By David Rooney
An honorable if only intermittently satisfying attempt to access a journey that takes place almost entirely inside the protagonist's head.
Chaske Spencer of "The Twilight Saga" stars in twin brothers Alex & Andrew Smith's adaptation of Native American writer James Welch's 1974 novel.
There’s no questioning the profound personal investment and deep connection to the wide-open spaces of Montana that grace Alex & Andrew Smith’s Winter in the Blood, the twin brothers’ first feature since their brooding 2002 coming-of-age drama The Slaughter Rule. But in remaining true to the spirit of Native American writer James Welch’s landmark 1974 novel, they have not succeeded in solving the central problem of how to render in emotionally involving narrative terms a fundamentally page-bound, internalized story.
An obvious labor of love, this hand-crafted film is beautifully made–photographed, scored and edited with a grubby lyricism that makes its shortage of plot momentum all the more frustrating. However, admirers of Welch’s books about Native American life, exploring the struggle to maintain cultural, ancestral and physical ties to the past while navigating a way forward, will find rewards in the drama’s cumulatively affecting final stretch.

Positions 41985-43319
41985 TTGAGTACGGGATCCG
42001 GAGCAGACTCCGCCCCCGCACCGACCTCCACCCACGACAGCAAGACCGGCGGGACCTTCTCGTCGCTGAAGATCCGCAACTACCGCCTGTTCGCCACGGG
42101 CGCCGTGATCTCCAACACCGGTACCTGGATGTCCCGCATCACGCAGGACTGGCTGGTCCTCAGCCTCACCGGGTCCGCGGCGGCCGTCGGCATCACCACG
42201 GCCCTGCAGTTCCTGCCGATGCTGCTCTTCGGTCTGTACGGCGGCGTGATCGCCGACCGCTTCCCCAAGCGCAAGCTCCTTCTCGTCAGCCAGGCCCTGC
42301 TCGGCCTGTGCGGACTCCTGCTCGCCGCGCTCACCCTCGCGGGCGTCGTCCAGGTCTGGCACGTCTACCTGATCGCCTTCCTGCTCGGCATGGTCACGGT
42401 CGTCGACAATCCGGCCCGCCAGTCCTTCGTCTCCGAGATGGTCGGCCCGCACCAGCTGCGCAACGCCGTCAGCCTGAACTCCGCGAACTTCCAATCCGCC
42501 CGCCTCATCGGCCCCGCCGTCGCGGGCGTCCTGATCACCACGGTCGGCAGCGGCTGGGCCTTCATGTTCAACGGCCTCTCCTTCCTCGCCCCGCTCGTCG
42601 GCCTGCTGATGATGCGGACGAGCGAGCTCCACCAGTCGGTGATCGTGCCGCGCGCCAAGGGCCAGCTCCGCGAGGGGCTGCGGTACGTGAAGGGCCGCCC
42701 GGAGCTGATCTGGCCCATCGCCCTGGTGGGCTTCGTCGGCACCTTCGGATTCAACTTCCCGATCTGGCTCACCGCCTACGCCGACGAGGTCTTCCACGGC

By Dylan Sharp
Between the nostalgia and the tragedy, you'd be forgiven for feeling a little stifled. Welch's novel came out in 1974. This film, for all intents and purposes, could have come out in 1974 as well. It uses that era's sweeping aesthetic and tragic, freedom-seeking characters to create an experience that feels old--and not in an entirely pleasant way either. I found myself asking throughout the film, "But what about now? Has anything changed?" Perhaps in Montana things haven't changed that much. But the themes of our stories have changed slightly and these days there's something about the source material that seems to portray tribal misery in a romantic manner that's slightly uncomfortable. The film version does little to update the story and as a result, some of its vitality is sacrificed. There's something very Montana about this project--kind of backwards and a little old fashioned. It works in that odd paradoxical way that it doesn't.
It seems the Smith brothers set out to make a very specific type of western--one in which nearly all of the thrills of the traditional western are either withheld or turn out to be fantasies. What's left is a portrait of a forgotten individual on a lonesome landscape. Not completely pleasant and not totally real, Winter in the Blood isn't the kind of movie with much of a shot at getting a major theatrical release. But true aficionados will want to track this down. There simply aren't many true Westerns out there these days--and while it may be a little inverted, this is nothing if not a true Western.